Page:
In my last blog, “Money Makes Things Happen: What is Causing the Change in Law Schools,” I described how market forces are affecting law schools. Those market forces are tightening the hangman’s noose on law schools. The Wall Street Journal Law Blog reported in October that the number of law school applicants dropped 12.3% from 2012. Total applications took a similar hit and dropped 17.9% compared to last year. In addition, Professor Paul Campos of the University of Colorado reported in his blog “Lawyers, Guns & Money” that approximately eighty percent to eighty-five percent of law schools are currently running on operating deficits. Campos says, “Since 2010, first-year law-school enrollment is down nearly 25 percent and tuition revenue is down by about 15 percent in real terms.” He goes on to state that costs have not declined in a similar fashion, resulting in the operational deficits.
With this new information, it is irrefutable that law schools must adapt or die. The real questions are (1) will a particular law school adapt or die and (2) if a law school adapts, how will it adapt. In the following section I will address question number two and describe a few of the larger scale ideas floating around on how to change law schools.
- Dissolving or Reforming the ABA: This isperhaps the most sweeping reformation idea out there. The argument put forth in support of this action is that because the ABA over regulates the law school industry through accreditation requirements, the law school industry has been hampered from adapting to market changes. I think reforming the ABA accreditation requirements is a very real possibility and will allow law schools the ability to adapt to changes in the market. I do not think dissolving the ABA is a good idea because its regulation of lawyers greatly benefits our profession. The ABA’s regulation of lawyers allows clients to bestow an incredible amount of trust and confidence in us as lawyers. Reform the ABA accreditation standards, but keep the ABA. The other critique of this course of action is that it does nothing right away to alleviate the glut of new lawyers.
- Dissolving Third Tier Law Schools: This would provide immediate relief to the problem of more lawyers being produced than there are jobs for. In addition, demand for the remaining law schools would immediately pick up, perhaps alleviating some of the budget problems discussed below. The problem of how this would be accomplished is perhaps insurmountable. The ABA certainly doesn’t possess the power to just simply “dissolve” a law school. If the free market supports a third tier law (a problem that might work itself out if the budget predictions of Campos are to be believed and given time) school than there are no straightforward ways to end the law school.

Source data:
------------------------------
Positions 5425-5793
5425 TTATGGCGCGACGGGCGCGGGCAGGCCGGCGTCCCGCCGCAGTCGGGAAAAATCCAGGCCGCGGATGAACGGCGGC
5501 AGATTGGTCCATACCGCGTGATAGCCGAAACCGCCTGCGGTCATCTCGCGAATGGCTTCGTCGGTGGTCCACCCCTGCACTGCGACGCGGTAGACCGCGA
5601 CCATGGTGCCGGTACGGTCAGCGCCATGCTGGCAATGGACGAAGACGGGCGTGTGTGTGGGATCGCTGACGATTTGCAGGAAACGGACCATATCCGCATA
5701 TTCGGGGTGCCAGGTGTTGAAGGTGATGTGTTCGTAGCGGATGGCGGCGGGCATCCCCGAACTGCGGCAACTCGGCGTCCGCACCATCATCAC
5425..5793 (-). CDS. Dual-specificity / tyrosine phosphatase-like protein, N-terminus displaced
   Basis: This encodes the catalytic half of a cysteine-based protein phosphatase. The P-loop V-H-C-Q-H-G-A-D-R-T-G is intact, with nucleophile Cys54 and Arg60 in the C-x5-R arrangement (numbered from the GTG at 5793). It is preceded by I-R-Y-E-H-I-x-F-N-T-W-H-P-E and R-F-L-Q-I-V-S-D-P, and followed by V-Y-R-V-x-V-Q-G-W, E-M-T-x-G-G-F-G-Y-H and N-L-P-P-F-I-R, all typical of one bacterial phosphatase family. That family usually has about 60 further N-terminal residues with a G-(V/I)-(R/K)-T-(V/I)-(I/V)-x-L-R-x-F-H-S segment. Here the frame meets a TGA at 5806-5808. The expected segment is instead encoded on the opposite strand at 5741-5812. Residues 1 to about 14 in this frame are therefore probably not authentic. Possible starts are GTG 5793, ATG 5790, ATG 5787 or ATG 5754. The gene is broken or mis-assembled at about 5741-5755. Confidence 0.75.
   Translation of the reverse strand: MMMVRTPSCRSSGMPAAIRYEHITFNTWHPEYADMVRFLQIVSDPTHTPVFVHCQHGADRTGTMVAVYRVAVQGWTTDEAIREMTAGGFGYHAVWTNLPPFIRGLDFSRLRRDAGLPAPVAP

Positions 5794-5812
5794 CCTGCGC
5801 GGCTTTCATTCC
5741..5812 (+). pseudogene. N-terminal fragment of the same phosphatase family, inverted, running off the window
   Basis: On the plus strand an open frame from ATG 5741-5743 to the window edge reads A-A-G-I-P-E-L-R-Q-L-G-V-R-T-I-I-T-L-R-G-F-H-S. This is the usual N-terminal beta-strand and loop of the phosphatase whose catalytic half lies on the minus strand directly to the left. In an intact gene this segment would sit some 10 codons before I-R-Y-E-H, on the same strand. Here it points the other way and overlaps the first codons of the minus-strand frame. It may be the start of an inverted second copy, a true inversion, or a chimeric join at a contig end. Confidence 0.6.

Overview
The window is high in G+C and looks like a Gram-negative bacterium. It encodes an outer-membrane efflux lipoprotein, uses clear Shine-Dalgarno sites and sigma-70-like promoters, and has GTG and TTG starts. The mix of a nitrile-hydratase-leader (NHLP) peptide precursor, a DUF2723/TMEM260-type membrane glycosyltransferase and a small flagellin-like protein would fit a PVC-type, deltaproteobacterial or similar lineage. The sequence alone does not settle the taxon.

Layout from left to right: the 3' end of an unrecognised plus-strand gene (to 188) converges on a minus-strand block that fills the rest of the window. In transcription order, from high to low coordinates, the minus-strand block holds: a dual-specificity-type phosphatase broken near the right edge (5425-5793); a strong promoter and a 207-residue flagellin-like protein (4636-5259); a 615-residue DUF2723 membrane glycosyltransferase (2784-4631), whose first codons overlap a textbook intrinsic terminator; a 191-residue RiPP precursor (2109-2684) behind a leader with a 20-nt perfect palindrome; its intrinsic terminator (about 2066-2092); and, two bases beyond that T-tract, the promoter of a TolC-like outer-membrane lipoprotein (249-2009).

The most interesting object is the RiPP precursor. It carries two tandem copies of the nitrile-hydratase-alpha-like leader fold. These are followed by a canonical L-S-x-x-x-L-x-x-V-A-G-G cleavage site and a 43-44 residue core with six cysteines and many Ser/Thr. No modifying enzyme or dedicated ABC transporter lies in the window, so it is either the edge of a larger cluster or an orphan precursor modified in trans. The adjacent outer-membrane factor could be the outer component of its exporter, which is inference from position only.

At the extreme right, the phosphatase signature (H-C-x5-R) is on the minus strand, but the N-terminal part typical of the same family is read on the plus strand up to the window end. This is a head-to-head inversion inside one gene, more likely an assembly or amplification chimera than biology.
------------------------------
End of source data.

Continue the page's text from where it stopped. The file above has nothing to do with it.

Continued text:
- Dis-enrollment of the Bottom Third of 1L’s: One suggestion is that after first year grades are received, some of the third and second tier law schools dis-enroll the bottom third to quarter of students. Some schools, like John Marshall, already have practiced this. This addresses some of the problems of lawyer over production, but would have to be practiced nationwide to address the scale of lawyer over production. One problem is who would mandate and enforce this practice? If too many schools practiced this there would be a weird “race to the bottom” situation in which students began applying to lower ranking schools to avoid the risk of dis-enrollment in higher ranking schools.
- Shortening Law School: This is the most likely change to occur. Earlier this year President Obama spoke out in favor of shortening law school to two years. Even some in the ABA have spoken favorably about this change. The immediate impact is less student debt for a law school graduate. But does this really address the problem of too many lawyers? I like this change and I think it is about time (ABA has discussed this since the 70’s), but I don’t see this addressing the core problem of too many law schools graduating too many lawyers.
I hope that the sheer scope of some of these actions drives home the point that law schools are on the precipice of change. The very fact that some of these actions are being debated shows the seriousness of the challenges facing the legal education industry. This coming change will be enormous in scope and unavoidable. Eventually you adapt or die, and I’m not sure which one law schools are going to choose.
The author is a current student in the DePaul Housing and Community Development Legal Clinic. The opinions expressed here are those of the author and do not represent the opinions of the Clinic, the law school or the University.